Bogus chat spying Facebook app targets users

No matter how often fake “See who viewed your profile” apps are touted on Facebook, there are always users that fall for the trick and follow the steps required by the scammers in order to use them.

BitDefender researchers have recently spotted a variation of that scam, and it has been targeting Spanish-speaking Facebook users. As usual, the user sees a variation of a message on his friends’ feed, saying that that person is spying on his Facebook conversations and that he can do the same if he installs the touted app.

The offered link takes the user to a bogus Facebook page titled “Espia el chat 2001” (“Spy (on) the chat 2011”), and instructs the targeted user follow a few steps in order to reach a page from which the app can be downloaded.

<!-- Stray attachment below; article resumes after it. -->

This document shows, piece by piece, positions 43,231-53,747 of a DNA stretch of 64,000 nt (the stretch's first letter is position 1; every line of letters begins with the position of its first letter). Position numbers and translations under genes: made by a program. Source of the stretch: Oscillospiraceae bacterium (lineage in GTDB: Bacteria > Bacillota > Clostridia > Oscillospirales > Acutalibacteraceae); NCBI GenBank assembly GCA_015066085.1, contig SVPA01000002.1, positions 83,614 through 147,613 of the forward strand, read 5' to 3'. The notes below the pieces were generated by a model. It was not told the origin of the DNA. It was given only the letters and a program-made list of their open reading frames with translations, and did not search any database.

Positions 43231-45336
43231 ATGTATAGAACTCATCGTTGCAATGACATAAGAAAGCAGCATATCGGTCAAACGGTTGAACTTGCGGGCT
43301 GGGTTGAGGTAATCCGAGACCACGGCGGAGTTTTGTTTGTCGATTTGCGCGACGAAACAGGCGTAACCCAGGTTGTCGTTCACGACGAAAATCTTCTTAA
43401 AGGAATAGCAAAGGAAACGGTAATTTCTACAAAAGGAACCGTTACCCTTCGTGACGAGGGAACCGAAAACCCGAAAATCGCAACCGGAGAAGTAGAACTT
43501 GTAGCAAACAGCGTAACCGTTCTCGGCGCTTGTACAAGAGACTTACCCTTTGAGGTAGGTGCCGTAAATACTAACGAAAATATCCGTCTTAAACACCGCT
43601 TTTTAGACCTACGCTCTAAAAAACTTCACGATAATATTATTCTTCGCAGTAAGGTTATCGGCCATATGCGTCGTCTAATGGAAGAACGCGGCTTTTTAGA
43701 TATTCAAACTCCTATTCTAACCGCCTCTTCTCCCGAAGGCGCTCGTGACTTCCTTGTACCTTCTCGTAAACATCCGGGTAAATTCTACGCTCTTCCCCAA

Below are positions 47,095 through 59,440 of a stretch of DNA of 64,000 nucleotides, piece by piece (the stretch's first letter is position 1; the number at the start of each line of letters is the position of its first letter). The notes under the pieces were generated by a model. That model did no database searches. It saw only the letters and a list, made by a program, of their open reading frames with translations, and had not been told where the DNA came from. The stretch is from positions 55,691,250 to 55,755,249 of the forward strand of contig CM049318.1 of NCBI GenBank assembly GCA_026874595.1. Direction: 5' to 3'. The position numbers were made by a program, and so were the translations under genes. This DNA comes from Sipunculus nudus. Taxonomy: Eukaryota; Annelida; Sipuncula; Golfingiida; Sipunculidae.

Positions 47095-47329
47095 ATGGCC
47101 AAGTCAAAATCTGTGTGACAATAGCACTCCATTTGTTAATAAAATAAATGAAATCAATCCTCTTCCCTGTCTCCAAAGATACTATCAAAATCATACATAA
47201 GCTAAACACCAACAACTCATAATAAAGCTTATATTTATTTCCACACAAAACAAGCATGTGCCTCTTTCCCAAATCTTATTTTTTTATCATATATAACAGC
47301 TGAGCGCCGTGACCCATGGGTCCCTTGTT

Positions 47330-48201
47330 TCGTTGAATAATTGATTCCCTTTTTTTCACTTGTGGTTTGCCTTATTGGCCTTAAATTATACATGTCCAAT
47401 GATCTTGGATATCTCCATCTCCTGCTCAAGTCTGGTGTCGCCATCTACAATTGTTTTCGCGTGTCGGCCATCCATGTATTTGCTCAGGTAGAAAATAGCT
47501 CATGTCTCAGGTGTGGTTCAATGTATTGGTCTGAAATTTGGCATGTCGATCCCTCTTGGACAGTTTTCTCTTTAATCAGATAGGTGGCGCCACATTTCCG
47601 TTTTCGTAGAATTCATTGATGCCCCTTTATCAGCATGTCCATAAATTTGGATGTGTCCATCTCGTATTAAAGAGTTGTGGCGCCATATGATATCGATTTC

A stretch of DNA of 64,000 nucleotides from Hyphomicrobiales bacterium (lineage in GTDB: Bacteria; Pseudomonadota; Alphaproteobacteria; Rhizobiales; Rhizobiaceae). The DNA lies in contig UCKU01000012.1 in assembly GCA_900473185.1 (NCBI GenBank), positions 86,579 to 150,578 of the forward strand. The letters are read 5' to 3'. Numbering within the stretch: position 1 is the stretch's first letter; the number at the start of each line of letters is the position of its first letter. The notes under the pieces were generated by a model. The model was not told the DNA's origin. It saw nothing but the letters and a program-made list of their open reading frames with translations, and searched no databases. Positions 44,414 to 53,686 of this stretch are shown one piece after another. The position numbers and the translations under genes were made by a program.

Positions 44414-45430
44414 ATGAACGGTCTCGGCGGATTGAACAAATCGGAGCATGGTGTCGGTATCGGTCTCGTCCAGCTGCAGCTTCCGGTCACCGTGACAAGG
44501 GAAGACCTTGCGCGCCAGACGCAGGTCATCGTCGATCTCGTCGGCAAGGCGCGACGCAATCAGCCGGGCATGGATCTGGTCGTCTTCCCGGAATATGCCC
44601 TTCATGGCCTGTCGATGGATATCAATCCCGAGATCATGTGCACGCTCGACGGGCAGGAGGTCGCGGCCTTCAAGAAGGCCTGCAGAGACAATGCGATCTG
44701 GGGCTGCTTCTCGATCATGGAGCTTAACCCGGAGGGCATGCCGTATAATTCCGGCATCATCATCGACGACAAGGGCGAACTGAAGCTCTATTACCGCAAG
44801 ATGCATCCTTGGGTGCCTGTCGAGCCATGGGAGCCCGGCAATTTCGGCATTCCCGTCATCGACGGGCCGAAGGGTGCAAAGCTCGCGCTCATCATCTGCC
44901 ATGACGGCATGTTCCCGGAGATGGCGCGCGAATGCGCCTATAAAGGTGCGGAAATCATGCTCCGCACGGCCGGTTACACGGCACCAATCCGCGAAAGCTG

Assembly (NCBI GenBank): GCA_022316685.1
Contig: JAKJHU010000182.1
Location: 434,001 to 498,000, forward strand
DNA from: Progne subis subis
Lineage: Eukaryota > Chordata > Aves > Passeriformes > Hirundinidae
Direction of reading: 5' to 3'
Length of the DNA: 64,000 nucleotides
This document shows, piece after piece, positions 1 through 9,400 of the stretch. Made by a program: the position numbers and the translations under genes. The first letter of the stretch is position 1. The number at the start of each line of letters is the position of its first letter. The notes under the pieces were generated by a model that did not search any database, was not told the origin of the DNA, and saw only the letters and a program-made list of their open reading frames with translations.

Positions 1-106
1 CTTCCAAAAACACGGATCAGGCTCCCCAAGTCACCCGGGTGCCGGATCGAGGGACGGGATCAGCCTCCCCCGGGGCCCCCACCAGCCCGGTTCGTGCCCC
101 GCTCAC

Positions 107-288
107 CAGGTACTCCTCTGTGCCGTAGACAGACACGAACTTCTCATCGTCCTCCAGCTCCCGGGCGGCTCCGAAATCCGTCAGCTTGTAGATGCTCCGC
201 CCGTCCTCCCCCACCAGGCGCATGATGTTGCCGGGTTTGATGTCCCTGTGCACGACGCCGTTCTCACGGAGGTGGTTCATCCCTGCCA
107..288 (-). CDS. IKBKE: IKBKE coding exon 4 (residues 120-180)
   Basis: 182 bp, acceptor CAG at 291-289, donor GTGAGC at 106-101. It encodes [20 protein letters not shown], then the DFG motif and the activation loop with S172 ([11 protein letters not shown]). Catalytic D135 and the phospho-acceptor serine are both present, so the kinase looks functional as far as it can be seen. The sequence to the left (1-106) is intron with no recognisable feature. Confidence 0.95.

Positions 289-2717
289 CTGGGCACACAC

The first step is to “Like” a number of pages whose names are not shown. “Click on all the ‘Like’ buttons or you won’t get access to the content”, the message warns.

The next two steps require the user to input his name and country. After that, finally, he is allowed to download the app. But, it’s not an app – it’s a Chrome add-on. Also, notice how the name has changed to “Espia conversaciones 2012”, and that it will have access the user’s data on all websites:

Once installed, the add-on will use that access to face the user with sponsored adds each time he starts his browser.

In addition to that, it will also apparently reconfigure the user’s Facebook account and add new features: Manage functions, Activity filters and Profile skins. These features are just a cosmetic addition – they actually can’t do anything. And, as the user may or may not notice at first, there is no trace or mention of a feature that would allow him to spy on conversations.

But the scammers have achieved their goal – not only did the user “Like” some pages in which the scammers are obviously invested in, but has also shared his name and country – information that will surely be used for customizing future spam runs. I am merely surprised that they didn’t throw in a survey (or three) into the mix.

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